Consistent with principles of the present invention, a reduced average voltage may be provided to the electrical device by way of an electrical circuit. For instance, the voltage source may supply 36 volts and the electrical circuit may provide 12 volts to the device. This reduced average voltage may be produced via one or more switching devices. In one configuration, the switching devices may be included in an inverter/converter circuit coupled to an ISA system. In addition, the electrical circuit may provide the reduced average voltage in response to a switch (e.g., an electromechanical switch) triggered by a key-driven or push-button starter switch.

In addition to providing the reduced average voltage, the electrical circuit may be configured to drive an AC load of a chosen frequency and phase. That is, the circuit may be configured to provide an adjustable-frequency alternating current to the AC load from the DC voltage source. In one configuration, the circuit may, in response to the switch opening, cease to provide the reduced average voltage to the electrical device and transfer energy from the DC voltage source to the AC load. Consistent with one implementation, where the AC load is a starter-alternator device, the electrical circuit may also enable the DC voltage source to be charged via AC current obtained from the engine rotation.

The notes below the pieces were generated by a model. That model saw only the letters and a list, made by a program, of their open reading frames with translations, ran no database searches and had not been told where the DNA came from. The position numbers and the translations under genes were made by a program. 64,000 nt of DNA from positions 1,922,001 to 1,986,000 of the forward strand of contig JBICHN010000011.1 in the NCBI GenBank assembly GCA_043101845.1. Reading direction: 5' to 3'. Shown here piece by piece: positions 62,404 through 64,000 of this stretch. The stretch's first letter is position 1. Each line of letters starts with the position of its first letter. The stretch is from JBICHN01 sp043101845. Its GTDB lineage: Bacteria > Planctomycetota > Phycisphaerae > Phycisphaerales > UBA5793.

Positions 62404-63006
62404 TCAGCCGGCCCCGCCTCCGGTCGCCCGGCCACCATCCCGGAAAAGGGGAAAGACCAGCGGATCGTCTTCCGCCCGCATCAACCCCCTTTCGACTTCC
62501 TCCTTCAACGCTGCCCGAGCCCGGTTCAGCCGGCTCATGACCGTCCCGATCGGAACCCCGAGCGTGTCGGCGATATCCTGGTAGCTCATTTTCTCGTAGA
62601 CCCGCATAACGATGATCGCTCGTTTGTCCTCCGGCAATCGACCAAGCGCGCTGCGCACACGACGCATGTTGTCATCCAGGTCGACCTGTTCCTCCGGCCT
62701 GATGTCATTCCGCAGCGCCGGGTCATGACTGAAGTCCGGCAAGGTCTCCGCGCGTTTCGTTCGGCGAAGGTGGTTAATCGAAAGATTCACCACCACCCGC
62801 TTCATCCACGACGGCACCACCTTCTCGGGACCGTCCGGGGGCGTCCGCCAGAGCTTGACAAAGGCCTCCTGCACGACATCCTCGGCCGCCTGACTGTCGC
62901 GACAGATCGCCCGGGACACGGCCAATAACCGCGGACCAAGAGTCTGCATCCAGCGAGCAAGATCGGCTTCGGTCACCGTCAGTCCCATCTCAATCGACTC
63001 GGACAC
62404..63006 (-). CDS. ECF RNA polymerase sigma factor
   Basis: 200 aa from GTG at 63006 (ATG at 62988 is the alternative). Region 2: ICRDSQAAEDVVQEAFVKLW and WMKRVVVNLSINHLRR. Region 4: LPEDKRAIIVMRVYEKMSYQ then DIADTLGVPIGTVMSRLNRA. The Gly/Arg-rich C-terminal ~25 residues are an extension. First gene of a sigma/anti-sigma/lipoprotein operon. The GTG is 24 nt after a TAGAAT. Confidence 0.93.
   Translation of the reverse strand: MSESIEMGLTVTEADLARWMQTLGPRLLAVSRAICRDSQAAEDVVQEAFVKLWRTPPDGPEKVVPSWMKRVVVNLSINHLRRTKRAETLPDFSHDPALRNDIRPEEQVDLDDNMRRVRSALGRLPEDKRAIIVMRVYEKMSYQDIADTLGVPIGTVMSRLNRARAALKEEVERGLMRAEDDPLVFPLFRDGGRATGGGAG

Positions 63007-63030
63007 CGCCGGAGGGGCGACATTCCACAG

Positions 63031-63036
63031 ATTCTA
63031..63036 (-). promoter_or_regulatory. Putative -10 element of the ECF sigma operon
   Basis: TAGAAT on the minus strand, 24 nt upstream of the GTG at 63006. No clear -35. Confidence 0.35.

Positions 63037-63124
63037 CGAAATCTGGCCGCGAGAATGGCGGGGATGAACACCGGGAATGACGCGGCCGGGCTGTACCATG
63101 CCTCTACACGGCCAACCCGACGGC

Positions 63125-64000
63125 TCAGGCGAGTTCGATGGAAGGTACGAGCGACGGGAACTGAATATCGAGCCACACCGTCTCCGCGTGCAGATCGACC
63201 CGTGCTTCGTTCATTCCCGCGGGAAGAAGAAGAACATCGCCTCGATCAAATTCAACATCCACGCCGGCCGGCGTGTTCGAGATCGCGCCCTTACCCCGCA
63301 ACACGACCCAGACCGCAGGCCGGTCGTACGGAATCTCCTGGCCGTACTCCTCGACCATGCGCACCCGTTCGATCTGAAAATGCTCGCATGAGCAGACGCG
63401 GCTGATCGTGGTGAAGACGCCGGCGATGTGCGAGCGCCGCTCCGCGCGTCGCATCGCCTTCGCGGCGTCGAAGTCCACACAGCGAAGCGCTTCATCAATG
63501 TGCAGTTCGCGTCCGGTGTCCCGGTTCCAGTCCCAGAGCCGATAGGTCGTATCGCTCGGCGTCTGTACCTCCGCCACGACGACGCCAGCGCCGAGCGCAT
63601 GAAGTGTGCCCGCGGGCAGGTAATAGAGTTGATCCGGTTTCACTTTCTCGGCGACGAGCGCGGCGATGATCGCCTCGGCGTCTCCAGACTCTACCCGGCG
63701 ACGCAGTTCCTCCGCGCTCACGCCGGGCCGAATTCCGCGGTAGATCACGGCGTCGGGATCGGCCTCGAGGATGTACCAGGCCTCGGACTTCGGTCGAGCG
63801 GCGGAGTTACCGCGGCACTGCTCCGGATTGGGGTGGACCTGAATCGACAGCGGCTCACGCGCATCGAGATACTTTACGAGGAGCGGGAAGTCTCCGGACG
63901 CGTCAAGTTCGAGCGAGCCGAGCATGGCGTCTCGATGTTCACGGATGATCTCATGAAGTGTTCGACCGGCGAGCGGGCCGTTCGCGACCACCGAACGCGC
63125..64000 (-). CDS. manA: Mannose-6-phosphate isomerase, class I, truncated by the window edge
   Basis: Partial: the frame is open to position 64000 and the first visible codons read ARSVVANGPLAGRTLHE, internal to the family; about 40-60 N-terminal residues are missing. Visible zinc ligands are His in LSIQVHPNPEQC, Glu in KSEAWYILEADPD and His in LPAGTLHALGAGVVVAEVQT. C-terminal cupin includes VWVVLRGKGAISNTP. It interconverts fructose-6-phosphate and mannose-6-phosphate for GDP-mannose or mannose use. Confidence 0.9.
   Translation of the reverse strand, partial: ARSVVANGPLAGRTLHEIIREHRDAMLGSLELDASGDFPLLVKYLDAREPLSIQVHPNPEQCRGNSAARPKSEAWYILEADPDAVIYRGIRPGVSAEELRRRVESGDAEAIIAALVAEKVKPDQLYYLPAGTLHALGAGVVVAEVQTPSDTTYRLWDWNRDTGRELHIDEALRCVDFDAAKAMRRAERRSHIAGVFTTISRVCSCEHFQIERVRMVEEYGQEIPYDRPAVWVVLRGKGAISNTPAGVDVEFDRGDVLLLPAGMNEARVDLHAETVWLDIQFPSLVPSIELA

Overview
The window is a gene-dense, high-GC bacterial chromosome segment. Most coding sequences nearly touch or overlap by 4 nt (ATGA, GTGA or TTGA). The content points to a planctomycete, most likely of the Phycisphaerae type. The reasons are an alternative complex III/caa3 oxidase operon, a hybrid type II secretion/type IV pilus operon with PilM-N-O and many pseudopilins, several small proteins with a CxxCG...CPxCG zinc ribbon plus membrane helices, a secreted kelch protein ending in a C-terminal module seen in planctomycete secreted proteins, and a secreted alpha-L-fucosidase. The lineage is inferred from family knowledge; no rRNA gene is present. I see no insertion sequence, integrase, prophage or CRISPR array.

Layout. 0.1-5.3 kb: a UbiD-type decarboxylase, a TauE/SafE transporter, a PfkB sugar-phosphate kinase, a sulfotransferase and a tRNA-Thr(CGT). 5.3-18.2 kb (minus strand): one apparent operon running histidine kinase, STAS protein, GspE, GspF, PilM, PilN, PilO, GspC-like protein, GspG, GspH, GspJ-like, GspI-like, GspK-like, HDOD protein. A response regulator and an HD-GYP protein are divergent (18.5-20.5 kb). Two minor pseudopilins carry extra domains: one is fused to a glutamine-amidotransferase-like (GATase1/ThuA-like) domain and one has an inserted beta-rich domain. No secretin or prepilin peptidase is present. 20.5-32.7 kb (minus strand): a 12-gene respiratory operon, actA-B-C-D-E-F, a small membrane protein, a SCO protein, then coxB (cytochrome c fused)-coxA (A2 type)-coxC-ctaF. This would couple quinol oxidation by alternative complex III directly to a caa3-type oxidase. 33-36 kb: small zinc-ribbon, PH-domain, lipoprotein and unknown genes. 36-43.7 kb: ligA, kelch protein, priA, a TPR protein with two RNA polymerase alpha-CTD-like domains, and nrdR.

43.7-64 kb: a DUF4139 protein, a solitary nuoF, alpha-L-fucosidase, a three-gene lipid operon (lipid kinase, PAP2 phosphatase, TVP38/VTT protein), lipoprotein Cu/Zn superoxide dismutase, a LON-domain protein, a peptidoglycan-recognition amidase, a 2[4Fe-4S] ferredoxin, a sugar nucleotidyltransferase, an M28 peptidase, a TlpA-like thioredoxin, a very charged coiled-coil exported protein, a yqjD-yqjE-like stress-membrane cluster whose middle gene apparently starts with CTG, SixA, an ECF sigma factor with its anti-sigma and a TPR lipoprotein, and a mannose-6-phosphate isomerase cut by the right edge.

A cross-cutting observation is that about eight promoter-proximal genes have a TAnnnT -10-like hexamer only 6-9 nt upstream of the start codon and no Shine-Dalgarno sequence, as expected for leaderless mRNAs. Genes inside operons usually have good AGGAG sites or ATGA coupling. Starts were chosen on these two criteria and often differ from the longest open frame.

Additional aspects related to the invention will be set forth in part in the description which follows, and in part will be obvious from the description, or maybe learned by practice of the invention. Aspects of the invention may be realized and attained by means of the elements and combinations particularly pointed out in the appended claims.

It is to be understood that both the foregoing and the following descriptions are exemplary and explanatory only and are not intended to limit the claimed invention in any manner whatsoever.

BRIEF DESCRIPTION OF THE DRAWINGS

The accompanying drawings, which are incorporated in and constitute a part of this specification, exemplify the present invention and, together with the description, serve to explain principles of the invention.

FIG. 1 is an exemplary block diagram of a conventional system;

FIG. 2 is an exemplary block diagram of another conventional system;

FIG. 3 is an exemplary block diagram of an electrical system in which the present invention may be practiced;

FIG. 3A is an electrical circuit diagram of one embodiment of a starter motor assembly consistent with the present invention;

FIG. 4 is an exemplary block diagram of another electrical system in which the present invention may be practiced;

FIG. 4A is an exemplary block diagram of yet another electrical system in which the present invention may be practiced;

FIG. 5 is a flowchart graphically depicting steps of a method consistent with an exemplary implementation of the present invention;

FIG. 5A is another flowchart graphically depicting steps of a method consistent with an exemplary implementation of the present invention;

FIG. 6 is an exemplary block diagram depicting an operation of the present invention; and

FIG. 7 is another exemplary block diagram depicting an operation of the present invention.

DETAILED DESCRIPTION